of the audience, and makes

them smile, they are much more

likely to be paying attention

when the ‘button’ identifi es the

product at the end.”

Pfi ster also turned to 35mm

fi lm for a completely different

type of spot, this one fi lmed at

a track in Spain. In it, two cars

are lined up as if to race. The

engines rev, and the helmet

visors are fl ipped down. Cut

to a close-up of the key —

counterintuitively, turning the

engine off. Car doors open, and

a foot emerges to push each

car slowly forward. Slowly,

the viewer realizes that the

“race” is just two cars coasting.

Eventually, one pulls away. The

idea is to demonstrate that

Michelin tires are designed

to be more effi cient with

less resistance than their

competitors’ tires.

The spot, titled “Hills,” was

one of four for Michelin that

Pfi ster shot and directed over

four days at the track. Again,

he shot full frame 4-perf 35mm

in spherical format. This time,

the stock was KODAK VISION3

250D Color Negative Film


“It was a terrifi c idea and

a great, interesting way to

illustrate the point,” says

Pfi ster. “The producers

suggested that I shoot digital,

saying that it would be

cheaper, but I didn’t believe

it. There are circumstances

when shooting fi lm is actually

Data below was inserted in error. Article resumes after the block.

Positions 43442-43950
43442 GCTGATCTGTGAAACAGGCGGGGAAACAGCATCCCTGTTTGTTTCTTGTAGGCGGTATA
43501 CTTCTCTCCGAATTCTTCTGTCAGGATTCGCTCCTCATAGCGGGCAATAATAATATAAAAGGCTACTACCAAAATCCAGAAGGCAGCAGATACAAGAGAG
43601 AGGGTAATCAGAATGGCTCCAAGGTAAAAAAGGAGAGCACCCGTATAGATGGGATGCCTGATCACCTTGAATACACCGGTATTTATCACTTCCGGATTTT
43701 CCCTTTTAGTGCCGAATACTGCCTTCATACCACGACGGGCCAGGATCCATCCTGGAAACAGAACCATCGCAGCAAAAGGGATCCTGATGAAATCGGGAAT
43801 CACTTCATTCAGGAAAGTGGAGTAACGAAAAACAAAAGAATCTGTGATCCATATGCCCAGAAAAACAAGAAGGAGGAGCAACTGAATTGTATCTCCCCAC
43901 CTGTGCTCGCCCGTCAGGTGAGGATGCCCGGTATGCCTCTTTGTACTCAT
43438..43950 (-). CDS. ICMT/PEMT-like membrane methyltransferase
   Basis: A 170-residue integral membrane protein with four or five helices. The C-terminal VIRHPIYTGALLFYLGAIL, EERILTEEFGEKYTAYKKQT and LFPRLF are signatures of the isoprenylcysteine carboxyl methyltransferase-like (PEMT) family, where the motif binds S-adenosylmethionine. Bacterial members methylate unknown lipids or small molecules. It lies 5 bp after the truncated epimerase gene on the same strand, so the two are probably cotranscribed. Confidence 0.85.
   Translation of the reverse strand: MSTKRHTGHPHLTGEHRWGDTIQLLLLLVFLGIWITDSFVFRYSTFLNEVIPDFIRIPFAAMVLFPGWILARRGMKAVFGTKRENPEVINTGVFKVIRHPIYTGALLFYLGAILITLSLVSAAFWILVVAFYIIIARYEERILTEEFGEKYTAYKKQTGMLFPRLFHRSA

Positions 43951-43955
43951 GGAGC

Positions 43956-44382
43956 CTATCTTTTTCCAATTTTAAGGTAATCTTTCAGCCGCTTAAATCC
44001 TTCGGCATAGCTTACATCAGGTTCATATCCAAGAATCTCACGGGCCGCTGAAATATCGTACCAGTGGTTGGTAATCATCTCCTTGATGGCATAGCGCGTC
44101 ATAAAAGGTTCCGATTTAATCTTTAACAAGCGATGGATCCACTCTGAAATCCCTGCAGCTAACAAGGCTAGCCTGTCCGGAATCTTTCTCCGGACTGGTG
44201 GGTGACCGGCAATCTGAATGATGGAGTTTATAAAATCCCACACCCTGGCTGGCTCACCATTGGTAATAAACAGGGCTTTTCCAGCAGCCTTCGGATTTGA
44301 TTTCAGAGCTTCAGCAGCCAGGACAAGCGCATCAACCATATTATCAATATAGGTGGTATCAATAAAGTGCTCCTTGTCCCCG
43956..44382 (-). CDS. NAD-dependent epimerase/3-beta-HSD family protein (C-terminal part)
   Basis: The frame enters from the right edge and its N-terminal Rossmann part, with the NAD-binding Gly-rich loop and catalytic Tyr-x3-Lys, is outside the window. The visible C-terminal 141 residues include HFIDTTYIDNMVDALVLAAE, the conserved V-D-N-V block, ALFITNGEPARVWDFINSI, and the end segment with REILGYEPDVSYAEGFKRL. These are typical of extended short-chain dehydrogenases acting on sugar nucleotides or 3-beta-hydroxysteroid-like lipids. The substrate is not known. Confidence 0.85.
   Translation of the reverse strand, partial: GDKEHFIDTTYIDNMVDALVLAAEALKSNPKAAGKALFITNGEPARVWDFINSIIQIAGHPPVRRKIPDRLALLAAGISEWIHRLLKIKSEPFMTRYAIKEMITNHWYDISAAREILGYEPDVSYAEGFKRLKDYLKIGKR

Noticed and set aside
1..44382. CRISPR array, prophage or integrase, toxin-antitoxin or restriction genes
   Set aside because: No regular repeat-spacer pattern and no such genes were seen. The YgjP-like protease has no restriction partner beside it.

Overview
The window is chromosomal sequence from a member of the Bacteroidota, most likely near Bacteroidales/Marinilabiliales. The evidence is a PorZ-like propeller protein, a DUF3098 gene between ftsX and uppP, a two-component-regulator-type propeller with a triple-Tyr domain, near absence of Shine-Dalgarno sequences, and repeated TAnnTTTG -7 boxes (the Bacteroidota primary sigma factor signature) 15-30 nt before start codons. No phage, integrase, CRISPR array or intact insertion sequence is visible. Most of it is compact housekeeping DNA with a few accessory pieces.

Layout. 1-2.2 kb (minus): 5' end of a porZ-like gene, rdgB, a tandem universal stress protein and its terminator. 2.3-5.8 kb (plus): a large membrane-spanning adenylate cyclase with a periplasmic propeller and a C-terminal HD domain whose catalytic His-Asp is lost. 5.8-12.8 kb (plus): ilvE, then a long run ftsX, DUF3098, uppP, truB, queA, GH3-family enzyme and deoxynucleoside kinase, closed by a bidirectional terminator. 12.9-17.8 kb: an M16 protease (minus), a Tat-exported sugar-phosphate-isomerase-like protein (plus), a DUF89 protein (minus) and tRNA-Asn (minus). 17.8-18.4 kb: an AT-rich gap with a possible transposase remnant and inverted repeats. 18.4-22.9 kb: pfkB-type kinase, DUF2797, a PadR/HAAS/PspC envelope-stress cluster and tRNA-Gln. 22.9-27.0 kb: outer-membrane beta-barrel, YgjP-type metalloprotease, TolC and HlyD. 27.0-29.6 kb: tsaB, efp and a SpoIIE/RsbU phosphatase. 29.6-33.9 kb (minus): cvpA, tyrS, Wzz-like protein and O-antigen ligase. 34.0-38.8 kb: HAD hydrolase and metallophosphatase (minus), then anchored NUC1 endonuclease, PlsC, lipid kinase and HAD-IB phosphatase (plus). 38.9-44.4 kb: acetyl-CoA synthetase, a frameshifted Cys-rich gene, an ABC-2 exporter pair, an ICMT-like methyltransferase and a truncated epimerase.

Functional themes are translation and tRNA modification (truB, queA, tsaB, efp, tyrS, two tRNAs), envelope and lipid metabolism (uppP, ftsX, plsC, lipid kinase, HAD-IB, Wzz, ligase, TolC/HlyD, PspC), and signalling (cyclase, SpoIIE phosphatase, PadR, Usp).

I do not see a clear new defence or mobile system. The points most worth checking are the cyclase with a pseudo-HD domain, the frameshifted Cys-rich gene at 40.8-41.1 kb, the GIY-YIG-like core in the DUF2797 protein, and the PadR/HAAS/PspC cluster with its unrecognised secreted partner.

cheaper. In this case, I found

a way to minimize the costs,

because I felt it was important.

I was traveling to a foreign

country, and using an almost

entirely Spanish-speaking

crew, with the exception of my

key grip Ray Garcia and fi rst

AD Peter Jackson.

“Once again, I had a very

tight schedule and I wanted

the best light of the day. The

fi nal shot looks right into the

sun and I needed the latitude. I

needed to be able to shoot fast

— to grab the camera and run.”

Pfi ster laid an ARRI 235

directly on the track to get a

low angle. He had an ARRI 435

mounted on an Ultimate arm,

which he operated while Dean

Bailey, a colleague from the

Dark Knight shoots, drove the

vehicle. An old friend from fi lm

school at AFI, cinematographer

Flavio Labiano, operated

another camera and grabbed

additional unit shots.

“It was fun and exciting to

do all four of these spots in

comfortable fashion, without

having to worry about the

blazing sun in the shot,” says

Pfi ster. “The ability to shoot fast

without compromise, and its

simplicity are my main reasons

for shooting fi lm.”

Not surprisingly, Pfi ster plans

to originate on celluloid for his

upcoming feature directorial

debut as well. “I’ll be shooting

fi lm,” he says. “As a director, I’m

thinking in a new way, but I’m

going to apply every lesson I’ve

learned as a cinematographer.

I’m not going to compromise

or leave behind the visual

integrity that I applied in the